On average, it concluded that Mexico City is sinking at rate of 20 inches every year. This sinking is causing problems with runoff and wastewater management, leading to flooding problems, especially during the summer.
However, unlike subsidence seen in many other cities of the world, Mexico City’s subsidence does not seem to reflect local groundwater pumping rates, as would be expected.
Instead, it reflects the steady compacting of the ancient lakebed on which the city was built.
As water extraction drove groundwater deeper underground, the 100-meter-thick, salty, clay-rich lakebed was left high and dry.
Its fine mineral grains have since been steadily repacking themselves more tightly, causing the ground to shrink and subside. This kind of compaction is irreversible, and the study determines that it’s responsible for the appearance of extensive fractures that damage buildings, historical sites, sewers, and gas and water lines in the city.
The fracturing is also causing surface water to become contaminated which could make access to clean water in the city, which is already difficult, even worse.
Countdown to Day zero
Mexico City is one of 11 cities that is predicted to reach a Day Zero event soon, similar to a warning to the city of Cape Town in South Africa.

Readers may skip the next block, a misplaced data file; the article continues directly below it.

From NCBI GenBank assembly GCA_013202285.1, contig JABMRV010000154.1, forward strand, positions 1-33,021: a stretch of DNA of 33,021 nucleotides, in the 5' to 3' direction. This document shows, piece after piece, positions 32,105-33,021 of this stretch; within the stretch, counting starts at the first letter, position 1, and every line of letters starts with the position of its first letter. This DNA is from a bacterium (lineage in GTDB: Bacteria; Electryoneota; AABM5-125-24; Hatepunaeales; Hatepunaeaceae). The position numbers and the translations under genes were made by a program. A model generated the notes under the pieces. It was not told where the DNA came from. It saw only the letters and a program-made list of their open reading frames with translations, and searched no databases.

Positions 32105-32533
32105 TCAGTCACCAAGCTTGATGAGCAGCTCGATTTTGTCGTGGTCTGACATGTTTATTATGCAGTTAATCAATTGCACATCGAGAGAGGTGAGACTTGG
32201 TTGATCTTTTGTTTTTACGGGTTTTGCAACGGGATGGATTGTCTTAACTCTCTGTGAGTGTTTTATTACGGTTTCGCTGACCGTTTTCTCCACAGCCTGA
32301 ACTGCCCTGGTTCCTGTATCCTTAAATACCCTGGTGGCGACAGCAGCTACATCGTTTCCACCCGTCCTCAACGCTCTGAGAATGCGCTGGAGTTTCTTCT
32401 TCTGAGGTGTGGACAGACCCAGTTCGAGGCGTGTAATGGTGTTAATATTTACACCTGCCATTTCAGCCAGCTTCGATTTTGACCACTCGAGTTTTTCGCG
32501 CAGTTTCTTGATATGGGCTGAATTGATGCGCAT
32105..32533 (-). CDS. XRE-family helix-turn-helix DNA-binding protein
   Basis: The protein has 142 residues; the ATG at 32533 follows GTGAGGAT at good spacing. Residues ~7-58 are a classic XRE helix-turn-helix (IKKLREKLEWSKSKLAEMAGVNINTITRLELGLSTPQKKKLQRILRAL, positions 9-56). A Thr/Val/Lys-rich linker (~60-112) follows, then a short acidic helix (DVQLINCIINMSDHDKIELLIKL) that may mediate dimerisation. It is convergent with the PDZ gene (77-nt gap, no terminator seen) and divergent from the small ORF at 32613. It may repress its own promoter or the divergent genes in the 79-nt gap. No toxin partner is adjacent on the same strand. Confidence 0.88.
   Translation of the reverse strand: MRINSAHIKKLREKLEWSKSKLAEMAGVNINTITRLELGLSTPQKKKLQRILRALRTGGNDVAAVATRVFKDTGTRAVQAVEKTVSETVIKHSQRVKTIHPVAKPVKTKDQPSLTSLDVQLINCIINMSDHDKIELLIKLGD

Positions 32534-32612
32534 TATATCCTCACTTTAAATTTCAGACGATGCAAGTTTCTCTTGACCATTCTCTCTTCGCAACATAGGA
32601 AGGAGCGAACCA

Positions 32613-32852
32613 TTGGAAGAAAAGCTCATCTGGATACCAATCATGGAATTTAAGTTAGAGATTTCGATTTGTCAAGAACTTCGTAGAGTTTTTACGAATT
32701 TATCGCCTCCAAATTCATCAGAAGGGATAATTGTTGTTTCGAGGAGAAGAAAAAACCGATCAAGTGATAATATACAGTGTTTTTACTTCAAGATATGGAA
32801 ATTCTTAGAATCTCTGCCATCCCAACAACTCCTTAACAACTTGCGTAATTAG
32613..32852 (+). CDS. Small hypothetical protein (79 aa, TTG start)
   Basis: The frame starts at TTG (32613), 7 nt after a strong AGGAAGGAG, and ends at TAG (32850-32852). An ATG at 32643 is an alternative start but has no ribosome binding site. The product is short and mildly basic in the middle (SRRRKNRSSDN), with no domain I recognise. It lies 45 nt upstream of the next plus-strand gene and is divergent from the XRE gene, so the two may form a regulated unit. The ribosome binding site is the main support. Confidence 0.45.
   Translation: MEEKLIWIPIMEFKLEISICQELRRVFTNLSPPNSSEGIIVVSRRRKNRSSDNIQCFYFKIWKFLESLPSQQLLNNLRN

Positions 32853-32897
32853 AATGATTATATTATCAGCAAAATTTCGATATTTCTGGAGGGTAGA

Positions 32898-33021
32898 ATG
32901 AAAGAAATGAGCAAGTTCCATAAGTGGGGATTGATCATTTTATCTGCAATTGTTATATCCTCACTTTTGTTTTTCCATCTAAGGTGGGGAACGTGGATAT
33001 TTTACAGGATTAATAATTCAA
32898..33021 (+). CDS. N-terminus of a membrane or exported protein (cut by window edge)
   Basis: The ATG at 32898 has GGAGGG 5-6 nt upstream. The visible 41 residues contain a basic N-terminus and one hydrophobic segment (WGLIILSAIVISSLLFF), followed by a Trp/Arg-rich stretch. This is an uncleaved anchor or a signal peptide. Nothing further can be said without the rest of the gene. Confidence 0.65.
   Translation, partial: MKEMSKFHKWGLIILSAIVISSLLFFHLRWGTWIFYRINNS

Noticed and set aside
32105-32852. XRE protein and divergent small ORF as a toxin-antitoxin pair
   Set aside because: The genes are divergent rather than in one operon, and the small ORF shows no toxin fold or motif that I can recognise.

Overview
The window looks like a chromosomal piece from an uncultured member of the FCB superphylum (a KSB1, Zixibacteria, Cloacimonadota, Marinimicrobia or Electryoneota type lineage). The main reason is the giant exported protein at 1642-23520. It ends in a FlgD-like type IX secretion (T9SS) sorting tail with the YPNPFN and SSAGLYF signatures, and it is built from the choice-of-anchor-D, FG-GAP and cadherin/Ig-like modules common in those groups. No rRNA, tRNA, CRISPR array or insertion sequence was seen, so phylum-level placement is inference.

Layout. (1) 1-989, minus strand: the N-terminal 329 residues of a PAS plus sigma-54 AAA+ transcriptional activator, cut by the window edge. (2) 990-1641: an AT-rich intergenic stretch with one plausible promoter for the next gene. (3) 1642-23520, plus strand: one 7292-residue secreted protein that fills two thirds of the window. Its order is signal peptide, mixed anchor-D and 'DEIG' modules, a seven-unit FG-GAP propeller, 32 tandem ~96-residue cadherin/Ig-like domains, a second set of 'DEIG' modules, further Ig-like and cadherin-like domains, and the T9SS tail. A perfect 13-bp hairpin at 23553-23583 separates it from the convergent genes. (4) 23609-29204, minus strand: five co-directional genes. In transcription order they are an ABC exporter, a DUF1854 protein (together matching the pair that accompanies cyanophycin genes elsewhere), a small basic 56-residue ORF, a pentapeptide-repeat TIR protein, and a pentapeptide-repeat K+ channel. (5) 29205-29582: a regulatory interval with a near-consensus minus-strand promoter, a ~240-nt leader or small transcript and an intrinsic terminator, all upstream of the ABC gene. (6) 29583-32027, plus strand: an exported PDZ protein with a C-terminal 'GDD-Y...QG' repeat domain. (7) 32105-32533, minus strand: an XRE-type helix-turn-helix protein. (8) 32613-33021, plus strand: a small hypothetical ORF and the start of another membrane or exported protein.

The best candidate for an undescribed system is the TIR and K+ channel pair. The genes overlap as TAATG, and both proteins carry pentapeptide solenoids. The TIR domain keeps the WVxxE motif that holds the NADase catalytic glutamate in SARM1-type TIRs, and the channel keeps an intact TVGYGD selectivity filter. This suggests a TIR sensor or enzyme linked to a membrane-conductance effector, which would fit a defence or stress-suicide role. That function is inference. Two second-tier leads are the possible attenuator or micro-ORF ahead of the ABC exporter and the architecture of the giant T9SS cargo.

Despite heavy flooding and rainfall, the city is facing a water shortage. Currently, 20 million residents do not have enough water to drink for nearly half the year.
And according to the BBC, one in five people have access to only a few hours of running water from their taps a week and 20 per cent have running water for part of the day.
“Mexico City is one of 11 cities that is predicted to reach a Day Zero event soon.”
Current projections estimate that global demand for freshwater will exceed supply by 40 per cent in 2030 – a year when Mexico City’s population is expected to reach 30 million.
Additional challenges include old and leaking pipes in Mexico City. According to the University of Pittsburgh, Mexico City loses 1,000 litres of water per second because of an outdated water system that is being crushed by the falling city and punctuated by thousands of small leaks.
While rainwater harvesting has been touted as an option and is implemented in areas where it does rain the water often mixes with sewage and cannot be used.
Hope on the horizon
Mexico City initiated the Green Plan project, which will run until 2022 with goals such as reducing groundwater losses and repairing water infrastructure.
Former President Enrique Peña Nieto signed a series of presidential decrees in 2018 to create water reserves in nearly 300 river basins throughout the country.
In 2019, $7.4 billion was invested into mitigating the water crisis by Mexico City Mayor Claudia Sheinbaum Pardo.
Innovation is needed from international experts. Collaboration is required, together with water strategy to guide Mexico City through what is going to be a difficult decade ahead.